BackTracks: Rosemont, giant killer
The 1930s were a decade dominated by the worldwide upheaval of the Great Depression, which left governments in search of new revenue streams to pay the costs of civilization. Among those solutions were the explosion of racetracks across the United States, which state governments approved in an effort to bolster their revenue. With this coast-to-coast expansion came more opportunities for horses to run and more big races to pursue.
William du Pont, a member of the wealthy du Pont family, sent Rosemont, his son of a good handicapper and a fair broodmare, after some of those prizes, with results that were later immortalized in a film about the superstar that he beat. From his defeat of a Triple Crown winner to his narrow victory over Seaiscuit, Rosemont lives on as a giant killer in the story of Mid-Atlantic racing.
The heir to his family’s newspaper fortune, Edward Beale McLean lived a unique life. His grandfather Washington and his father John held interests in both The Cincinnati Enquirer and The Washington Post, enabling Edward to indulge in his love of horses, to make friends with future presidents, and even to buy the infamous Hope Diamond. In 1915, McLean and his family purchased the Belmont Plantation near Leesburg, Virginia, where they raised show horses and then started a racing stable in 1917. Early the next year, he bought The Porter, a son of Belmont Stakes winner Sweep.
A Thoroughbred on the smaller side, standing only fifteen hands, The Porter was a consistent handicapper who beat horses like Sir Barton and Exterminator and set or equaled records at distances from seven furlongs to 1 3/16 miles. McLean brought The Porter to Belmont to stand stud following his racing career, and The Porter sired stakes winners like Toro and Two Bob, 1936 Kentucky Oaks victor. With the specter of illness and divorce hanging over him in 1931, McLean dispersed his bloodstock, selling The Porter and forty-four broodmares, including one named Garden Rose.
Sired by the undefeated immortal Colin, Garden Rose showed little of what her sire possessed on the racetrack, winning only once in sixteen starts. As a broodmare, though, she passed along some of her sire’s excellence, producing stakes winners like Garden Message and Roseretter and, when covered by The Porter, colt named Rosemont.
As part of the Delaware branch of the du Pont family, William Du Pont and his sister Marion were raised at Montpelier in Virginia. Both were devoted to horses, with Marion going on to own a stable as well, campaigning champions like Mongo and Battleship, the only American horse to win both the English and American Grand Nationals. In addition to working for his family’s Delaware Trust Company, William also designed racetracks, twenty-three in all, including Delaware Park. William, who raced under the nom de course Foxcatcher Farms, also had breeding and racing operations in Maryland and Virginia, including Walnut Hall Farm near Boyce, Virginia. There, the newly purchased Garden Rose foaled Rosemont.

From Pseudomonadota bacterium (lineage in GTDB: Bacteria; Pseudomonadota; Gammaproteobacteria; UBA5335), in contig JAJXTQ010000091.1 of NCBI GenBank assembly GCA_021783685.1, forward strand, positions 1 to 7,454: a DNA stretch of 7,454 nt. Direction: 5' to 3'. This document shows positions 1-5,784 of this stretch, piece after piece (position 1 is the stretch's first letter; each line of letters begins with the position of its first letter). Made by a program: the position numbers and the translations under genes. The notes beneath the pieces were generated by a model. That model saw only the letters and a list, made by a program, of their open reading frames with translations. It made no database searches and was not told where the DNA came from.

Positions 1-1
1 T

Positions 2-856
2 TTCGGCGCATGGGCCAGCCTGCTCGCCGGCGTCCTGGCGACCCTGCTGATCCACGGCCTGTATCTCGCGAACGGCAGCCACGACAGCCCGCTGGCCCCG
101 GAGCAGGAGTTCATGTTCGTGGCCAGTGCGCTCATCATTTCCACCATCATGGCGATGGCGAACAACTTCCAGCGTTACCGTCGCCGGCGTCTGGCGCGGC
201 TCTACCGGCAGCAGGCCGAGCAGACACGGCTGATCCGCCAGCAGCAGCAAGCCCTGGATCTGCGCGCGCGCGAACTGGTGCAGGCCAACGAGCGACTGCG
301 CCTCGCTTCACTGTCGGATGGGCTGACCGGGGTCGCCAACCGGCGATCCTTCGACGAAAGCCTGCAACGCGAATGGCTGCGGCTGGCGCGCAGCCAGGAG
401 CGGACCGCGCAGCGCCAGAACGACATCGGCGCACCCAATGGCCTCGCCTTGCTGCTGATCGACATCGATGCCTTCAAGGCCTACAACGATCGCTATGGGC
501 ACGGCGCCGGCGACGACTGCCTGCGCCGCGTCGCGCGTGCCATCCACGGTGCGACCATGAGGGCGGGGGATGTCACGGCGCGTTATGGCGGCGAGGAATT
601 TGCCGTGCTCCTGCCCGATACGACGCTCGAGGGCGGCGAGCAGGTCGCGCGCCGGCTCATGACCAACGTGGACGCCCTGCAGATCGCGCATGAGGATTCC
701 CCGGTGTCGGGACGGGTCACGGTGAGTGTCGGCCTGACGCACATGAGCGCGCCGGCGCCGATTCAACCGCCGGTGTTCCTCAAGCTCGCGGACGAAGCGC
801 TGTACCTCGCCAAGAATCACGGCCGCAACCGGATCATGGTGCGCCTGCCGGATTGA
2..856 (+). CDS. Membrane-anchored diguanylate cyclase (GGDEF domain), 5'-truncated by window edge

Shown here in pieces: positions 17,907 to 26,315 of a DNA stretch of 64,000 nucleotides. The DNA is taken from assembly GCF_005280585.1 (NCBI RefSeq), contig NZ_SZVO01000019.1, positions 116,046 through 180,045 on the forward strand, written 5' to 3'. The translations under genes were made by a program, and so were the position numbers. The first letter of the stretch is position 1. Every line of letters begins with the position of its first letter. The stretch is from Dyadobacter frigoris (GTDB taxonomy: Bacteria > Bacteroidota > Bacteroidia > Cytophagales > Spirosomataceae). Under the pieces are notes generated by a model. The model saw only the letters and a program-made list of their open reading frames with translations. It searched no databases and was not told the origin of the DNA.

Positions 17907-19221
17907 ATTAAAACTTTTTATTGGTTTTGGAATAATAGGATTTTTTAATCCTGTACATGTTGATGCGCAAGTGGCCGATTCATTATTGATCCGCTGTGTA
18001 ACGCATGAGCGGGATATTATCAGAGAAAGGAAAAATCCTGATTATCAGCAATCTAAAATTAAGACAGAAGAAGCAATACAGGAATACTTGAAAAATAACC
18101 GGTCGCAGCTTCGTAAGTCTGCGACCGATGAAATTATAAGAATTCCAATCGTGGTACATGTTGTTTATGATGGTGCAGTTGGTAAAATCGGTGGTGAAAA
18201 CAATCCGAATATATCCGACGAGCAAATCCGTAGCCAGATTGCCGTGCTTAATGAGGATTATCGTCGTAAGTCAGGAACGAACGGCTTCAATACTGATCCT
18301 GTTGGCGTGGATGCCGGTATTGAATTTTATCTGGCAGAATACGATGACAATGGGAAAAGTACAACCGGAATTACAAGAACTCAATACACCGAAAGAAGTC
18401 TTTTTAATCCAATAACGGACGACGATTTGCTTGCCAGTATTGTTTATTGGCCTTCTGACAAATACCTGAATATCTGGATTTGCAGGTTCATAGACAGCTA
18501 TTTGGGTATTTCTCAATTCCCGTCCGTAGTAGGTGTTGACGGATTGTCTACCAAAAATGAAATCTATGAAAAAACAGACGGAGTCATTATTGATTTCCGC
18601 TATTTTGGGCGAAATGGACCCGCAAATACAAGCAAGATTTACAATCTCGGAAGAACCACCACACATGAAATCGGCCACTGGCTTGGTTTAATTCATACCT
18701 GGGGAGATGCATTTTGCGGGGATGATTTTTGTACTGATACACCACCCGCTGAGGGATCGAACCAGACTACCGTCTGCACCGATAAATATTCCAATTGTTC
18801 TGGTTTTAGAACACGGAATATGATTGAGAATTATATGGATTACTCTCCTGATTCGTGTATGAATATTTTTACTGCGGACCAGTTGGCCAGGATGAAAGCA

Named for Rosemont, Pennsylvania, where du Pont and his first wife Jean were married, Garden Rose’s colt proved to be a winner from the start. He won his first race, the Belair Purse at Saratoga, and defeated a field that included Nellie Flag, the daughter of 1924 Preakness Stakes winner Nellie Morse, in the Eastern Shore Handicap later that year.
His performances at two, including two second-place finishes in the Grand Union Hotel Stakes and the Hopeful Stakes, led du Pont to nominate him for the Preakness and the Belmont Stakes, bypassing the Kentucky Derby. However, after future Hall of Famer Omaha won the Derby with ease, du Pont and trainer Richard Handlen opted to skip the Preakness in favor of the Withers Stakes at Belmont Park.
In the one-mile Withers, run on May 25, 1935, two weeks after the Preakness and two weeks ahead of the Belmont Stakes, Rosemont got the better of Omaha. Both tracked the pace set by Nautch over the first six furlongs, and, when Willie Saunders and Omaha made their move, Rosemont and jockey Wayne Wright went with them. Rosemont took the lead in the stretch, hitting the wire 1½ lengths in front, while Omaha tired late, finishing only a half-length ahead of third-place Plat Eye.
Rosemont and Omaha met again in the Belmont Stakes, but Omaha was better that rainy June day, completing the third Triple Crown as Rosemont finished third.
Thin, shelly hooves made racing difficult for this son of The Porter, leaving him with inconsistent seasons at three and four, disappointment alternating with bright spots. He won only one other time in 1935 and started 1936 placings in the San Vincente Handicap and the Santa Anita Handicap.